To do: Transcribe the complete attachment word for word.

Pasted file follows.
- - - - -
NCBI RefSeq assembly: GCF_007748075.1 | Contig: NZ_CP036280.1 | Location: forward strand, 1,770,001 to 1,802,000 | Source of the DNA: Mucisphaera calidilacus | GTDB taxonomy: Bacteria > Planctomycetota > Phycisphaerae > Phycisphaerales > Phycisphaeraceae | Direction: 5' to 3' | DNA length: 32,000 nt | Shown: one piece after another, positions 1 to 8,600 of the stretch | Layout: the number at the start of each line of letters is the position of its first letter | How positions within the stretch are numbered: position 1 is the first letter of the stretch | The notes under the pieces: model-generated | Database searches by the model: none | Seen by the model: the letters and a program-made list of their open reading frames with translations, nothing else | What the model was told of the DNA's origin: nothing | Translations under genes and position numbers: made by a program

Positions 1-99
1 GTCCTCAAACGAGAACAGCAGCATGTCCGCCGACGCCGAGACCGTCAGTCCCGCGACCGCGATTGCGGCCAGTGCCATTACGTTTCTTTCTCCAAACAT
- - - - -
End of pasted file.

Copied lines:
NCBI RefSeq assembly: GCF_007748075.1 | Contig: NZ_CP036280.1 | Location: forward strand, 1,770,001 to 1,802,000 | Source of the DNA: Mucisphaera calidilacus | GTDB taxonomy: Bacteria > Planctomycetota > Phycisphaerae > Phycisphaerales > Phycisphaeraceae | Direction: 5' to 3' | DNA length: 32,000 nt | Shown: one piece after another, positions 1 to 8,600 of the stretch | Layout: the number at the start of each line of letters is the position of its first letter | How positions within the stretch are numbered: position 1 is the first letter of the stretch | The notes under the pieces: model-generated | Database searches by the model: none | Seen by the model: the letters and a program-made list of their open reading frames with translations, nothing else | What the model was told of the DNA's origin: nothing | Translations under genes and position numbers: made by a program

Positions 1-99
1 GTCCTCAAACGAGAACAGCAGCATGTCCGCCGACGCCGAGACCGTCAGTCCCGCGACCGCGATTGCGGCCAGTGCCATTACGTTTCTTTCTCCAAACAT